Puerto Rico Rising

A view from the Puerto Rico governor’s official summer residence, Jájome, from where Gov. Rosselló saw only riff-raff after Hurricane María.
/Puerto Rico Historical Buildings

It’s morning in Puerto Rico and the island finally is rising. It did not rise after devastating Hurricane María. It did not rise when food, water and supplies did not get through. It did not rise after more than 3,000 hurricane-related deaths. It did not rise after a nearly a year of no electric power. It did not rise after federal aid, slow to pour in, came accompanied by presidential insults.

It took a long, long while – decades – but Puerto Rico finally is standing on its feet and is roaring back at the powers that be. Not because of 900 pages of texts that disclosed the utter crassness of the Ricardo Rosselló administration whose officials and advisors even ridiculed the hurricane dead, although that certainly added to it.

Puerto Rico is rising because the blinders are off. The administration – and I would add others before it – are unmasked. La gente, la muchedumbre, los de abajo finally have acknowledged that the island’s dire situation isn’t likely to get better with the current administration but, more important, current attitudes in place. Period. Punto.

The elite who for decades has swapped governance of the island now stands naked – nekked, as they say in the South, where so many Puerto Ricans have taken up residence in an escape from Macondo.

It’s not just the vulgar and offensive texts and financial corruption or malfeasance – six FBI arrests in recent weeks – but also a corruption of attitudes and of the very soul of Puerto Rico.

The ‘Guaynabito’ Effect

The powerful administrators of Puerto Rico and their families and friends are called Guaynabitos – and, no, you don’t have to be born or live in Guaynabo, the island’s wealthiest municipality, to be a Guaynabito. For decades they have divvied up the goods in Puerto Rico.

They have solid educations – a good chunk educated stateside, adding to the the equal opportunity, non-discriminatory quotient of elite institutions, although the students are not poor. They have great jobs, because they return to Puerto Rico and, through connections or pala, are easily ensconced in high-paying jobs either in public administration or the private sector. They live in gorgeous communities whose gates protect them from the riff-raff. They enrich themselves, their families and friends by skimming a percentage of government contracts.

Overtaxed and Overburdened

Meanwhile, the middle class is overtaxed – Puerto Rico tax rates start at lower levels of personal income, which itself is the lowest of any state, about $19,000 per capita per year. They paid a value added tax of 11 percent, the highest of jurisdiction, since reduced to 7 percent. Full coffers to pay for empty promises and old debt.

For everybody else there are $26 billion of transfer payments: food stamps, Medicaid, Section 8 housing and much more. (Note: This includes Social Security and veterans benefits, which should be excluded because they are earned.)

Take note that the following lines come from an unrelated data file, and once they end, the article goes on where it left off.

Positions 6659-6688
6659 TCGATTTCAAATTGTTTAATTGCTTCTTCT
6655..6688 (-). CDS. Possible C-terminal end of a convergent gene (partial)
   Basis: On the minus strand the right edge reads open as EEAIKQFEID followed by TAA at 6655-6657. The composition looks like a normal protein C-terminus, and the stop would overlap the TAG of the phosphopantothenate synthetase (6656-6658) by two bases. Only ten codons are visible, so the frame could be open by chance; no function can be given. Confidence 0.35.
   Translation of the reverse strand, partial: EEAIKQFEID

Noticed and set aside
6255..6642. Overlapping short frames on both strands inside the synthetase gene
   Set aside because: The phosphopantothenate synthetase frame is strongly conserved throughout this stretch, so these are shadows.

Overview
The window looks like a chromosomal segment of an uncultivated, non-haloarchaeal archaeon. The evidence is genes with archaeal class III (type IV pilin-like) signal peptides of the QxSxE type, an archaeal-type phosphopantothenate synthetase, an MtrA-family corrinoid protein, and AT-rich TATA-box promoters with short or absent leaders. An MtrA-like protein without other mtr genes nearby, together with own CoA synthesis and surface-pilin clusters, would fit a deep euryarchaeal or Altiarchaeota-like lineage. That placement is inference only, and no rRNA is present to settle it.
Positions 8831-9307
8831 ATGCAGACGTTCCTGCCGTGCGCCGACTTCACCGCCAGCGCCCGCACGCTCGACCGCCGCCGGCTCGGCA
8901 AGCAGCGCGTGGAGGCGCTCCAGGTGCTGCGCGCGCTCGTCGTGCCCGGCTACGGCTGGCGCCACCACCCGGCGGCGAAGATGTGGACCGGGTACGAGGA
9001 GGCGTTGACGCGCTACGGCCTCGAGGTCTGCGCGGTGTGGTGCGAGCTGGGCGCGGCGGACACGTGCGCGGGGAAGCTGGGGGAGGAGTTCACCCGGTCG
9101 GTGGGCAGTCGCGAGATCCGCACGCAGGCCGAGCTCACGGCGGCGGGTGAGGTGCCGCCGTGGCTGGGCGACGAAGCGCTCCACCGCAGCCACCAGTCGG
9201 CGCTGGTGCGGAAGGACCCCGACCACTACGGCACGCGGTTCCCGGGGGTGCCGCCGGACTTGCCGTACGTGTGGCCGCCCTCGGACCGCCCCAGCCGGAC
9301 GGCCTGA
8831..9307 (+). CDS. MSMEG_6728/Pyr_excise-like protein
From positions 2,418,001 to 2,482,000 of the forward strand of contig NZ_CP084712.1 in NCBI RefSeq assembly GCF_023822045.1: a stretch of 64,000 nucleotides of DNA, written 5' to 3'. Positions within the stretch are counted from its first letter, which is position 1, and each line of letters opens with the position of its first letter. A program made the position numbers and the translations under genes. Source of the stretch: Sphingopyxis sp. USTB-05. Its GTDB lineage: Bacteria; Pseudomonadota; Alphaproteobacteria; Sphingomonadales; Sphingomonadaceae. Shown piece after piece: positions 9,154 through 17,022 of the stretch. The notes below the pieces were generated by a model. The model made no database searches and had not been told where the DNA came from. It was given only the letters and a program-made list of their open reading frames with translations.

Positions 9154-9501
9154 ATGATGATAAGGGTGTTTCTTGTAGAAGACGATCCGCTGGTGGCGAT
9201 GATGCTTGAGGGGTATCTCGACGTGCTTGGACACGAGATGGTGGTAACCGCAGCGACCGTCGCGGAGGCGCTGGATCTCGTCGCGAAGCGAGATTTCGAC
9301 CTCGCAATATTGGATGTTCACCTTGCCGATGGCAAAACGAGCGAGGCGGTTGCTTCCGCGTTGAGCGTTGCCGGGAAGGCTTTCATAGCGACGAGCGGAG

That is why government officials were surprised to see a sea of poor people without food, water and electricity whose substandard homes were destroyed or nearly so after Hurricane María sideswiped Puerto Rico.

They Did Not Know

They did not know that Puerto Rico is poor.

Rosselló’s reaction to the destitution seen from the terrace of the governor’s official mountain residence in Cayey was, we cannot ask for statehood like this. A poverty of thought for the poverty of the people.

The Guaynabitos didn’t know Puerto Rico is poor when the island’s fiscal framework crumbled, requiring bankruptcy followed by cuts in pensions and salaries, among other things.

They didn’t know Puerto Rico is poor because the $26 billion in federal transfer payments papered over a multitude of sins, blinding elected officials to the reality of living conditions, the effects of wasteful administrations and government policies and spending, and the impact of the fiscal bankruptcy on the ground.

Rosselló and other Guaynabitos didn’t know Puerto Rico is poor because, once the spigot of federal funds was opened in the late 1960s, it washed away any meaningful connection that the people at the top had to the rest of society.

A Disconnect

No need to worry about how the other 80 percent lives because, well, there’s always food stamps. No need to modernize the electric grid because there’s always utility subsidies. No need to plug the leaks of aqueducts and sewers because there’s always … fill in the blank.

And so the central government grew ever wasteful and bloated and distanced from the people until Hurricane María huffed and puffed and blew it all down, and it collapsed on … el pueblo, of course. Not on the well-to-do who are still lapping at the trough – Puerto Rico is scheduled to receive over $40 billion in disaster-related federal funds. But la gente with the blue tarps on their roofs. Puerto Rico has become a blue-tarp society but the Guaynabitos still don’t know it.

The FBI arrests of six current and former administration officials and advisors – and hopefully more to come – coupled with the disgraceful Rosselló texts lifted the people off the ground like a Saturn rocket. And it’s lift off!

There aren’t enough federal food stamps to quell the fire and outrage of Puerto Rico rising.

María Padilla, Editor

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